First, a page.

Alongside the optimism of decreasing case counts, the progression of vaccine rollouts, and the promise of a new administration, new Covid-19 variants emerging across the globe are creating what Grand Rounds moderator Dr. Bob Wachter called “a remarkable time.”
With many questions materializing about the efficacy of vaccines against variants and the increased pressure to administer vaccines quickly, Wachter brought on several speakers to address the city’s vaccine rollout, the local and national covid situation, and new covid variants. He topped off the briefing with a look at how the United Kingdom is dealing with its surge.
San Francisco’s plan
SF Department of Public Health Acting Health Officer Dr. Susan Philip began her overview by discussing the biggest obstacle to vaccine rollout in the city: supply.
“The problem right now is supply, supply, supply. We don’t have adequate vaccine, and what we’re getting is very intermittent and erratic,” Philip said, noting that SFDPH has been working with healthcare partners to be ready to serve the public when the vaccine supply increases.
To achieve the city’s goal of vaccinating 10,000 people per day (San Franciscans and those who work in the city), SFDPH has three strategies once supplies are available: creating high volume vaccination sites, working with existing clinical sites, and using commercial pharmacy partners. The goal is to create a central point with registration and scheduling that is “agnostic” — meaning that, regardless of their primary-care provider, anyone can access a vaccination site once they meet eligibility criteria.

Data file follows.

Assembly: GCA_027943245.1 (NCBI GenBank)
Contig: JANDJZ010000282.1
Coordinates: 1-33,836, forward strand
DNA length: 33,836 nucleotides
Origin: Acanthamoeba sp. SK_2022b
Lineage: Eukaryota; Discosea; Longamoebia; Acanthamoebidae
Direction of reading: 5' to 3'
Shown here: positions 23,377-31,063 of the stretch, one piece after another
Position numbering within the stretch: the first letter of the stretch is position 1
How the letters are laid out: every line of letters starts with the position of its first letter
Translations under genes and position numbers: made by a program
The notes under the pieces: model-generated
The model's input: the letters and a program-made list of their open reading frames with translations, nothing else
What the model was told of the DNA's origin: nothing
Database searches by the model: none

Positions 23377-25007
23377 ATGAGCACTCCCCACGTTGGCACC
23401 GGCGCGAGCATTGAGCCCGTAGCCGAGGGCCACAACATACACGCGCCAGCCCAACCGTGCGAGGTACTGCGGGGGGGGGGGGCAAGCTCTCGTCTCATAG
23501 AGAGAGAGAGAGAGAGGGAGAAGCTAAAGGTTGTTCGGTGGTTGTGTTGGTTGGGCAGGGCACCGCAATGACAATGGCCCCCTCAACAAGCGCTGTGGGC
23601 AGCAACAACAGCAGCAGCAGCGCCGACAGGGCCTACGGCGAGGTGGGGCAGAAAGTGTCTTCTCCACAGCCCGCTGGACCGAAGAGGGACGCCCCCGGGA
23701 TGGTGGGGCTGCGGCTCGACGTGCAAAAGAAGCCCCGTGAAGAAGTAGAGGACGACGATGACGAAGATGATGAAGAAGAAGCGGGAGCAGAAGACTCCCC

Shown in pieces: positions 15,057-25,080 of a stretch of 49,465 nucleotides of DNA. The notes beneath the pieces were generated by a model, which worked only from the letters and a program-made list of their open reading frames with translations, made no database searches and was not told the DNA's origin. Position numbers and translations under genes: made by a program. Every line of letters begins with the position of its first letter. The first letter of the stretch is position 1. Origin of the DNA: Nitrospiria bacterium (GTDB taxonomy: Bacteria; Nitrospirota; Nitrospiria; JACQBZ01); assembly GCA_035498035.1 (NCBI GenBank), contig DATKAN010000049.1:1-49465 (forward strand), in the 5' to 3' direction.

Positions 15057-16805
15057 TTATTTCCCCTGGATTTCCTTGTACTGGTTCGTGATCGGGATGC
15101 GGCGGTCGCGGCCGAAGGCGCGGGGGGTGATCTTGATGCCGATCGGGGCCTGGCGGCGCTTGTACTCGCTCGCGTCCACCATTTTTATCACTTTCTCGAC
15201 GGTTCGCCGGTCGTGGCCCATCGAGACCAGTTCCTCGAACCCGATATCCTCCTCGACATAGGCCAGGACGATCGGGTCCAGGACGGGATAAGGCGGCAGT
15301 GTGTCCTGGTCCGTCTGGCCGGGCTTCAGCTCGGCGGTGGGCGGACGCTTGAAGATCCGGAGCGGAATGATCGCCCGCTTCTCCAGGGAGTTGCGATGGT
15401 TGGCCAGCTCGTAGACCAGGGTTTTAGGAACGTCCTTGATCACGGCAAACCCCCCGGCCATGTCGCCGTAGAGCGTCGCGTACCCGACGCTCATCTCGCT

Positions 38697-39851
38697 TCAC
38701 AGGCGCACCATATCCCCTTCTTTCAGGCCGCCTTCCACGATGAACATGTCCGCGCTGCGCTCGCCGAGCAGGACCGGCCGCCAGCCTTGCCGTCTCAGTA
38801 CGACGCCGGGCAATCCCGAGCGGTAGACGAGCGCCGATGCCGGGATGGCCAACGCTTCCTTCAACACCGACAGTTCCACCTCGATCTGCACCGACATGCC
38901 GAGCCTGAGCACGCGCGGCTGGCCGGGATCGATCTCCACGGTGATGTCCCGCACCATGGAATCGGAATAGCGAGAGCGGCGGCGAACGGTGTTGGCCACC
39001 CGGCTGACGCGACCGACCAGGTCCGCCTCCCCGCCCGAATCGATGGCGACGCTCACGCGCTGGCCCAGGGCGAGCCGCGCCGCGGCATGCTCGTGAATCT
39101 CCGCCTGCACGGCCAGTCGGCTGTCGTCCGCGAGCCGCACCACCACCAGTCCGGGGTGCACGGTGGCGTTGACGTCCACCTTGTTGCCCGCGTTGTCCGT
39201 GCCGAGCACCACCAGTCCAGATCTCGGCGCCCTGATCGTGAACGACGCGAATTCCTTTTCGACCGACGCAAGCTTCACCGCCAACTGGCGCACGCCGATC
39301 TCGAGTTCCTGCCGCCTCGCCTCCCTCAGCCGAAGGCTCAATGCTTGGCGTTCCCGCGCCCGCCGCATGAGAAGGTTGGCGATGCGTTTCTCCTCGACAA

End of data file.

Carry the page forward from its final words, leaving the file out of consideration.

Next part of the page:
Already the city has launched a site at the City College of San Francisco where UCSF Health is vaccinating residents. Philip said the site has “gone very well, so far” and that new sites are planned for the Moscone Center and the produce market in Bayview because they are in parts of the city heavily hit by the pandemic.
Philip also promised that city agencies are working to offer vaccinations at “culturally and geographically appropriate and accessible sites with our city support.”
Philip added that California is slated to receive a 15 percent boost of Moderna vaccines in the next few weeks.
SFDPH launched a dashboard to track vaccine rollout, viewable here.
Regional and National Updates
Next up was UCSF Epidemiology and Biostatistics professor Dr. George Rutherford, whose updates on Grand Rounds are so popular that as Rutehrford came on, Wachter brandished a t-shirt with Rutherford’s face on it and the words “In George we trust.”
Cases continue to grow worldwide, though “you may be seeing a kind of an end of this wave,” Rutherford said. As of Jan. 24, there were almost 100 million cases worldwide with the U.S. leading the pack at an average of 160,000 cases per day.